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Here's the problem :

I need to scroll a huge image of a wave form that has been rendered previously, WPF didn't let me assign that huge (80000*256) picture to an Image, it works for smaller (30000*256) images but it's so slow animating it that it's unpractical.

So what I decided was to use a WriteableBitmap that I assign to my Image.Source, and then I only have to update say 1920*256 (or only the width of the screen). It works much better now but after some profiling, it seems that the actual copying process takes quite some time and it's not 60 fps everytime.

I am already writing to the bitmap by locking it and using pointers.

My question is :

Do you know any (faster) way to update a bitmap ?

These pixels are already in memory in the huge bitmap, reading straight from here seems a wise idea; well, get rid of the WriteableBitmap between my Image.Source and my BitmapData.

Thanks for your help :)

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3 Answers

You can try using BitmapSource.CopyPixels to extract the bytes with color information from the image (not sure if you need that) and BitmapSource.Create that creates a bitmap from a byte array (or its overload which can grab color information directly from unmanaged memory).

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I have tried it but it's not as fast as I thought I'd be. –  Aybe Sep 12 '10 at 20:09
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You can try using InteropBitmap to update the pixels as WriteableBitmap is kind of slow with its CPU bound internal operations. I have some code here that uses it: http://silverlightviewport.codeplex.com/SourceControl/changeset/view/57274#1534506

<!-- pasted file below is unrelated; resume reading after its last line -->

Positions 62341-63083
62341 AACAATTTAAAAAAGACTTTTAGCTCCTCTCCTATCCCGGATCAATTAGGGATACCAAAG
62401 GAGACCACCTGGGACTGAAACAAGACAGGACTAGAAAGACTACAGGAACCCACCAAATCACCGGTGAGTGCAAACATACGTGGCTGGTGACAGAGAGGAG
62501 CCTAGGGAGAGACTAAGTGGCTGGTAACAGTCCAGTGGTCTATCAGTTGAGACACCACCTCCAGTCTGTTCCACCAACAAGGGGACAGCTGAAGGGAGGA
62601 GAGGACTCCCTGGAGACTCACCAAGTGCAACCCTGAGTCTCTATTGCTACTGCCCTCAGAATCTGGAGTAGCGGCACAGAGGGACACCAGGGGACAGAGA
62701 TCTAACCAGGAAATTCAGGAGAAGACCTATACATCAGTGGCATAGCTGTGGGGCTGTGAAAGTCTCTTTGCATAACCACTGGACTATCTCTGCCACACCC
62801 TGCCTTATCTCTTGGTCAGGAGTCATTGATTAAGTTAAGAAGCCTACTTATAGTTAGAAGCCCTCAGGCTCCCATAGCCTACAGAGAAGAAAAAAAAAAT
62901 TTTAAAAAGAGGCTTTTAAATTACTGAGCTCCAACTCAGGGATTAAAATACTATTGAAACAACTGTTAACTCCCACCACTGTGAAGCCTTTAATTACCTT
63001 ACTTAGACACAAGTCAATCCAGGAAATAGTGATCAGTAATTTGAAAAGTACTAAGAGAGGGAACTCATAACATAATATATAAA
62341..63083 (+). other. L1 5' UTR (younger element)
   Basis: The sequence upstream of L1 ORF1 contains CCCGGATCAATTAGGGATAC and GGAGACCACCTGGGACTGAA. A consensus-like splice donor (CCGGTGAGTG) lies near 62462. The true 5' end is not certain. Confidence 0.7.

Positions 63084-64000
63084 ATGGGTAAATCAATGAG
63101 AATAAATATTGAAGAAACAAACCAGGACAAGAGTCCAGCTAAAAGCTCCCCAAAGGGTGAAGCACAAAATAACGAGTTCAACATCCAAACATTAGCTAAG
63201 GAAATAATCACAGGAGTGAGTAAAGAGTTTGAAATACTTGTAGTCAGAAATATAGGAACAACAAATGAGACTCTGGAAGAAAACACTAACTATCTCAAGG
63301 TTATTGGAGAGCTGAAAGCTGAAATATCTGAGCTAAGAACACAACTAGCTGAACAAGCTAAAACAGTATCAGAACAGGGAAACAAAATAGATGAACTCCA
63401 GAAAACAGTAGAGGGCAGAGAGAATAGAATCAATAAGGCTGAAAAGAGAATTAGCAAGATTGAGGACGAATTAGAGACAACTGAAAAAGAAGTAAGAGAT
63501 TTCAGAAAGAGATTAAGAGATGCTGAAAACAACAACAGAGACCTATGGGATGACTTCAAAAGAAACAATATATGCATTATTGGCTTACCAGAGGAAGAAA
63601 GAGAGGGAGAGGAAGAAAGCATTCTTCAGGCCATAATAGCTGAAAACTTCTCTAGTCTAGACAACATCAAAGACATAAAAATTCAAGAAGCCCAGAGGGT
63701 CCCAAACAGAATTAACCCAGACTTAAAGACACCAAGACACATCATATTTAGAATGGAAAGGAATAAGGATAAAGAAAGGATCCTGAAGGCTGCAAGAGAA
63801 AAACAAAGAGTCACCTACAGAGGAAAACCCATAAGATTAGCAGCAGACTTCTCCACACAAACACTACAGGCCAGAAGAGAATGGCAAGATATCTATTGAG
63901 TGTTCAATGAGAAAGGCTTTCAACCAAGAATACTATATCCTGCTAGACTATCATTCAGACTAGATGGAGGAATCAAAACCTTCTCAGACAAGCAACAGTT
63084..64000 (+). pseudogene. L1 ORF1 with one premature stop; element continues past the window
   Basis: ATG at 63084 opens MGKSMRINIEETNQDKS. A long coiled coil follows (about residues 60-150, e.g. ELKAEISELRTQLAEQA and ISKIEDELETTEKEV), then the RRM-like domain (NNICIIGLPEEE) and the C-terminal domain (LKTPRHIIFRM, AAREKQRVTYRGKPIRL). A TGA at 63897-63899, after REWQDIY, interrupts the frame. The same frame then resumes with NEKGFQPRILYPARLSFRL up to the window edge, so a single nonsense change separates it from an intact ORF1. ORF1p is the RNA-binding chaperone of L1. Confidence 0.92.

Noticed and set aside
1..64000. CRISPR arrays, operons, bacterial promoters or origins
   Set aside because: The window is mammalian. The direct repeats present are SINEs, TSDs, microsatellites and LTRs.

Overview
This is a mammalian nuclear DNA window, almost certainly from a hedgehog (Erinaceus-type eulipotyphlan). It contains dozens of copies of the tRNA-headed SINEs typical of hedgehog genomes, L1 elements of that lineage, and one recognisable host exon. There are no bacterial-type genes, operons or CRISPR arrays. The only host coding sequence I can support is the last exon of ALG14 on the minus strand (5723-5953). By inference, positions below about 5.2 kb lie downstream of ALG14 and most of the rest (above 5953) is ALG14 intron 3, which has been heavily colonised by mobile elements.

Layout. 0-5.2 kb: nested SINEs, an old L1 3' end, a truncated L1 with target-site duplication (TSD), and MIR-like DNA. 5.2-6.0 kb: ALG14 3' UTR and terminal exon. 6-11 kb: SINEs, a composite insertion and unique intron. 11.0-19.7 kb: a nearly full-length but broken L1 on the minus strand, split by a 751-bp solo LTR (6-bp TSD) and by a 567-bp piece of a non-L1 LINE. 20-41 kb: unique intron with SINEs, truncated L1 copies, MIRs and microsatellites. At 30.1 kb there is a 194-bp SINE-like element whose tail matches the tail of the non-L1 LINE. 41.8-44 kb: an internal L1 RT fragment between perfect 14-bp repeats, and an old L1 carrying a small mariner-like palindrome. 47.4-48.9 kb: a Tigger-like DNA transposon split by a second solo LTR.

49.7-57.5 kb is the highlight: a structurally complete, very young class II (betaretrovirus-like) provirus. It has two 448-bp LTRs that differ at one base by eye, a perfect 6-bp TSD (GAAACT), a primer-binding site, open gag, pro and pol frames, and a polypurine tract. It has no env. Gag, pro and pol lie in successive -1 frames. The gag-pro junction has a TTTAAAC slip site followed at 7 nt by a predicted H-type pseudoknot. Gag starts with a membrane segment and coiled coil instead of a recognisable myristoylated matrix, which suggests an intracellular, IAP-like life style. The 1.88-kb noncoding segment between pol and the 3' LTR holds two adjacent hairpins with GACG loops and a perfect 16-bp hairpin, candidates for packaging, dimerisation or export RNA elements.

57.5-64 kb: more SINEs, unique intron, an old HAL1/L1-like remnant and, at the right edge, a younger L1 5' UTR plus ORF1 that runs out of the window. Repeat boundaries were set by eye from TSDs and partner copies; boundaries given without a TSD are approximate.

It's hardcoded for Bgra32, which is the only color space supported by InteropBitmap in 3.5 SP1. In 4.0 it should support 24 bit color spaces.

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I am currently trying Imaging.CreateBitmapFromMemorySection which according from someone at Microsoft, does copy straight to GPU only when needed. That sounds nice but in fact it takes a little more CPU than my previous method : updating a WriteableBitmap. So I'm back to the starting point, going to try WriteableBitmapEx from CodePlex to see what it does. In fact what I'd want (what I think should fit this issue) is a WriteableBitmap where I can change its BackBuffer. –  Aybe Sep 12 '10 at 20:11
    
After some tests, WriteableBitmap wins the match ! The method with Imaging.CreateBitmapFromMemorySection and CopyMemory is when it works, very smooth but CPU goes up 40% ... The application doesn't eat more CPU but the "System" process does ! I am back to starting point at my first solution with the feeling of something more could be done ... I heard Forms performance is much better but I am on WPF ... –  Aybe Sep 12 '10 at 21:38
    
I forgot to answer you, your method with InteropBitmap is exactly what I did with CreateFileMapping etc ... it's the best until I go say from 800*256 which is very nice to 1920*256 where CPU goes up 40%. Moreover, I don't know if this is blocking even more but; as I am copying from a bigger bitmap I need multiple CopyMemory because of the different stride; so there are as much CopyMemory as there are lines; but when profiling, there's no more clue on what's causing this ... I need to investigate furthermore ! –  Aybe Sep 12 '10 at 21:46
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up vote 0 down vote accepted

I have fixed it, using GC.Collect; still can't believe it fixed the problem. Don't know if it's a good practice but it works ...

That gave me headaches and nightmares the last few days but now most is sorted. The funny conclusion I'll have about this, is that GCCollectionMode.Optimized, thinks it's never the time to collect memory, it went up to use 2Gb, destabilizing the whole system (Windows) up to the point it freezes the mouse, lol ...

Thanks for your help :-)

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